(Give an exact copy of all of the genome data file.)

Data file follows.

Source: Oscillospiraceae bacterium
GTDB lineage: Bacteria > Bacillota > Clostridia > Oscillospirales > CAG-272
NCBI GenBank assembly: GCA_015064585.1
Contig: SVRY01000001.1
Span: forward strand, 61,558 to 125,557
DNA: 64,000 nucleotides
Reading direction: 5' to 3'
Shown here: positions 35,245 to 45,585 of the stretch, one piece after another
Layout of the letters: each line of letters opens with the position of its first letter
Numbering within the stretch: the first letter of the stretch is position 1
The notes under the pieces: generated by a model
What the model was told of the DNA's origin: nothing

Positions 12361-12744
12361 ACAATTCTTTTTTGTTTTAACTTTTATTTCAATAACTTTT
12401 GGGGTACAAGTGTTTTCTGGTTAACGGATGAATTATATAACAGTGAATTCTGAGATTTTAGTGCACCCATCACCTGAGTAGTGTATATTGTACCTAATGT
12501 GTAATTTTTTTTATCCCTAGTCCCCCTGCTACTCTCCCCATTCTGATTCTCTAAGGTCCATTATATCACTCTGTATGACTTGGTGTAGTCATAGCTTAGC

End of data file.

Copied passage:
Source: Oscillospiraceae bacterium
GTDB lineage: Bacteria > Bacillota > Clostridia > Oscillospirales > CAG-272
NCBI GenBank assembly: GCA_015064585.1
Contig: SVRY01000001.1
Span: forward strand, 61,558 to 125,557
DNA: 64,000 nucleotides
Reading direction: 5' to 3'
Shown here: positions 35,245 to 45,585 of the stretch, one piece after another
Layout of the letters: each line of letters opens with the position of its first letter
Numbering within the stretch: the first letter of the stretch is position 1
The notes under the pieces: generated by a model
What the model was told of the DNA's origin: nothing

Positions 12361-12744
12361 ACAATTCTTTTTTGTTTTAACTTTTATTTCAATAACTTTT
12401 GGGGTACAAGTGTTTTCTGGTTAACGGATGAATTATATAACAGTGAATTCTGAGATTTTAGTGCACCCATCACCTGAGTAGTGTATATTGTACCTAATGT
12501 GTAATTTTTTTTATCCCTAGTCCCCCTGCTACTCTCCCCATTCTGATTCTCTAAGGTCCATTATATCACTCTGTATGACTTGGTGTAGTCATAGCTTAGC